Evidence-Based Framework and Implementation of China’s Strategy in Combating COVID-19
Authors Zhao D, Lin H, Zhang Z
Received 4 July 2020
Accepted for publication 9 September 2020
Published 7 October 2020 Volume 2020:13 Pages 1989—1998
Checked for plagiarism Yes
Review by Single anonymous peer review
Peer reviewer comments 2
Editor who approved publication: Professor Marco Carotenuto
Dahai Zhao,1,2,* Haijiang Lin,3,* Zhiruo Zhang4
1School of International and Public Affairs, Shanghai Jiao Tong University, Shanghai, People’s Republic of China; 2Shanghai Jiao Tong University-Yale University Joint Center for Health Policy, Shanghai, People’s Republic of China; 3Taizhou City Center for Disease Control and Prevention, Taizhou, Zhejiang Province, People’s Republic of China; 4School of Public Health, Shanghai Jiao Tong University, Shanghai, People’s Republic of China
*These authors contributed equally to this work
Correspondence: Dahai Zhao
School of International and Public Affairs, Shanghai Jiao Tong University, Xinjian Building, No. 1954 Huashan Road, Shanghai 200030, People’s Republic of China
Email [email protected]
Introduction: In less than two months, the COVID-19 outbreak in China was controlled through the stringent strategies of screening and isolation. This article aims to use empirical data from all cases from a prefecture-level city of China to introduce and examine the feasibility and efficiency of the screening and isolation strategies and how these were essential in combatting the COVID-19 outbreak.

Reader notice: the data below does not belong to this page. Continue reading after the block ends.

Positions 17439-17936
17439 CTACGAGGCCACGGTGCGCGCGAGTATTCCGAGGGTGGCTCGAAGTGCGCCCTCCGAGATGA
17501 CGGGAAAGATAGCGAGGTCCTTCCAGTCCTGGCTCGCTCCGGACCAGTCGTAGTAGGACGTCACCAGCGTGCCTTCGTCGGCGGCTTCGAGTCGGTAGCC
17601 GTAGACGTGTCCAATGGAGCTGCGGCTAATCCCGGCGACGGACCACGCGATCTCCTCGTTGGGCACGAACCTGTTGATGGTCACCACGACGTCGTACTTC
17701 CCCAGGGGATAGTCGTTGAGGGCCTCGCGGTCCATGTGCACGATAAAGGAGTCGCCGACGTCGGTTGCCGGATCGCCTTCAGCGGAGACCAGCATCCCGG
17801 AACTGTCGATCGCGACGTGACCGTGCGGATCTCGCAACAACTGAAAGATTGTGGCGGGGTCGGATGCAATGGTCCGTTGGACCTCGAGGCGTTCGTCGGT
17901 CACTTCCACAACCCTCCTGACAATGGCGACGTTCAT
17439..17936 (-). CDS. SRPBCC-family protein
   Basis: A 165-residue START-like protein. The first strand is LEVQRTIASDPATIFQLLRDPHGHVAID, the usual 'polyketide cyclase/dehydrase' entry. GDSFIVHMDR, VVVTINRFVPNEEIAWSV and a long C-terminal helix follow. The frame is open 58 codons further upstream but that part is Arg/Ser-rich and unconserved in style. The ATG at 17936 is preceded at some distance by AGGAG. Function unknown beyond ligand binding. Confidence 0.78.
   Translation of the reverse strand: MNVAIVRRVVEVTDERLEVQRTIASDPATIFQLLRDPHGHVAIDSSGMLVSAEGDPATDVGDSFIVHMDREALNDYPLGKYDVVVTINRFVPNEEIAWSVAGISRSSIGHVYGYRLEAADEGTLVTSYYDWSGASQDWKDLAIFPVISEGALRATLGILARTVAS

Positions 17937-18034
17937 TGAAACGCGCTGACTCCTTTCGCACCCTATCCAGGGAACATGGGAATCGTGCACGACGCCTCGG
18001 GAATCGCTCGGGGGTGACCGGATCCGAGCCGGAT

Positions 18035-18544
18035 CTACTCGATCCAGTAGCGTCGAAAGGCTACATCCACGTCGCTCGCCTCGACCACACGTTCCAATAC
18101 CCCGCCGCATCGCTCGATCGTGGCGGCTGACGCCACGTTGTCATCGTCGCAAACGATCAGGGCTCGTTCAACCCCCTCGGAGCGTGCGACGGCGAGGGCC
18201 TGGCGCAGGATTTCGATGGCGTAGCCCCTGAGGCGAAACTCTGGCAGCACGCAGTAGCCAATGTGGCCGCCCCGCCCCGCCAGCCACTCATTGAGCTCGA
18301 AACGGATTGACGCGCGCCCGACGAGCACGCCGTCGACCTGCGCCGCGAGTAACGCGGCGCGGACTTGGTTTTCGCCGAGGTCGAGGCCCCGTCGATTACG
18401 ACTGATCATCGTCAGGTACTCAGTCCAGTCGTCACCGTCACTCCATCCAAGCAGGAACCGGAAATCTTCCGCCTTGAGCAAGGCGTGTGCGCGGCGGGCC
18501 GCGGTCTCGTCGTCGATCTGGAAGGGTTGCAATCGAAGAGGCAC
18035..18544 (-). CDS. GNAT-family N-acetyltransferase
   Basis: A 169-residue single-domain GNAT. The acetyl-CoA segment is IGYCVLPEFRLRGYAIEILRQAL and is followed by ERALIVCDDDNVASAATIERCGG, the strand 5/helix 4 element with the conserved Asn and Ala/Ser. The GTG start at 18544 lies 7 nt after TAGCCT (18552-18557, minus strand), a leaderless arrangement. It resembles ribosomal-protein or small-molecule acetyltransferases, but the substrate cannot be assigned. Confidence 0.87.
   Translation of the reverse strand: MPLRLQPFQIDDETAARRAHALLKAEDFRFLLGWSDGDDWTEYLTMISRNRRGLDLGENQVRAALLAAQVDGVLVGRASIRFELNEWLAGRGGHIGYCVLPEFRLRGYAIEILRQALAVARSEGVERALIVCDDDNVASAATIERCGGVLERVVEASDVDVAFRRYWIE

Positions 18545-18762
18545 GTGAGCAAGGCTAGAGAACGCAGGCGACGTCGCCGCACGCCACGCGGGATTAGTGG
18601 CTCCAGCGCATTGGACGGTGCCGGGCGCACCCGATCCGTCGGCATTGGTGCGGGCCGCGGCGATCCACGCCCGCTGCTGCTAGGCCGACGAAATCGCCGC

Methods: For this retrospective study, all confirmed COVID-19 patients were recruited from the Taizhou prefecture-level city of Zhejiang province, China.
Results: Of the city’s total population, 24% were screened for COVID-19 and isolated at home or designated locations for two weeks. From these, a total of 146 confirmed cases of COVID-19 were analysed. Of all cases, 51% were traced from Wuhan, and 21% of patients were in close contact with confirmed cases from outside of the city. Initially, 13% of all patients reported having no clear symptoms, while 42% of patients presented with fever and/or other symptoms. Compared with local patients, new arrivals to the city had fewer days between their exposure and the development of symptoms of COVID-19 (P< 0.001), and fewer days from the time they developed symptoms to the confirmation of COVID-19 (P< 0.001), respectively.
Conclusion: This study has fully confirmed that controlling the COVID-19 outbreak through screening and isolation is effective, efficient, and essential. The evidence-based framework and implementation of China’s strategy to combat COVID-19 can explain how China contained the COVID-19 outbreak in a short time period. This study offers important references and implications for containing the COVID-19 pandemic in the global community.
Keywords: COVID-19, pandemic control, screening, isolation, China
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